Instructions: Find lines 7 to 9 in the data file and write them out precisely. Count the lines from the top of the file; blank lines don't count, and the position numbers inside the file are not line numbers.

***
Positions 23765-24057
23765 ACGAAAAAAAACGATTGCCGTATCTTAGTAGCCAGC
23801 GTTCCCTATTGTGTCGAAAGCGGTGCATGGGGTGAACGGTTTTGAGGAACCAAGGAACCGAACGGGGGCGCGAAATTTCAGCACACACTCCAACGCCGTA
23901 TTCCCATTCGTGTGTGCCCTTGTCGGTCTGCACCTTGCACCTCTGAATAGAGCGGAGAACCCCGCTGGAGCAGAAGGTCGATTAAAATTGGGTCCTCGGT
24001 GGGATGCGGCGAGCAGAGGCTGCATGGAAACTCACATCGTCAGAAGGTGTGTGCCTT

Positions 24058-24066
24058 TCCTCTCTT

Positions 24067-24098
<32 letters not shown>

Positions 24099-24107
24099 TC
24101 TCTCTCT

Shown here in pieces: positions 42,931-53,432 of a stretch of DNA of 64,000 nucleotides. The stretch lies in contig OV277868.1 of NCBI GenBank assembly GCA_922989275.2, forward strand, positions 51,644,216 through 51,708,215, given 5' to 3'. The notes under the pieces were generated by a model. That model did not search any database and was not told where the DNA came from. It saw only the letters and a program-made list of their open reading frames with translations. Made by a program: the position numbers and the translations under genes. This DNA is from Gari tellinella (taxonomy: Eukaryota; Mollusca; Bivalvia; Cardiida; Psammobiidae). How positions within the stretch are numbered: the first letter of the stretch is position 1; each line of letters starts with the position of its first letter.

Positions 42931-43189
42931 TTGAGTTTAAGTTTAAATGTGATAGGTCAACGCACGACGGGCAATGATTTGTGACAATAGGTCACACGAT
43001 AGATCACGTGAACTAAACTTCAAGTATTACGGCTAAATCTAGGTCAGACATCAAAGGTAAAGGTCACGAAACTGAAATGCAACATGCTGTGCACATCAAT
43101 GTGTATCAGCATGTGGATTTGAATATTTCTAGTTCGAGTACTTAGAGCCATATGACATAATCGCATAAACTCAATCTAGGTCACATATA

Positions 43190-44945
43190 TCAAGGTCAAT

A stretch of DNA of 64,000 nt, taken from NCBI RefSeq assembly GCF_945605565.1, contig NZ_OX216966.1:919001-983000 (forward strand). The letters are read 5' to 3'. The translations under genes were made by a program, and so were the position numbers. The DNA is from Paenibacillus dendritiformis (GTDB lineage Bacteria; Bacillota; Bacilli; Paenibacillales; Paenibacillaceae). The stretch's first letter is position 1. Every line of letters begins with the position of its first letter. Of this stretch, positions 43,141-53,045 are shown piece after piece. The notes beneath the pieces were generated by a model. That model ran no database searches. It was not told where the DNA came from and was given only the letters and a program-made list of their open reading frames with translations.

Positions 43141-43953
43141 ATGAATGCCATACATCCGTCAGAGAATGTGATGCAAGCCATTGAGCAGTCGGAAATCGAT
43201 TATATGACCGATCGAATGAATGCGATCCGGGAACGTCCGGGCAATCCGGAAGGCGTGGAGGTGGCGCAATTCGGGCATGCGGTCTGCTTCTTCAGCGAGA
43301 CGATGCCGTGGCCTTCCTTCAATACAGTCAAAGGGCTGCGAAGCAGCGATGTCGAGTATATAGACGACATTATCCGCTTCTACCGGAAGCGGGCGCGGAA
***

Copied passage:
24058 TCCTCTCTT

Positions 24067-24098
<32 letters not shown>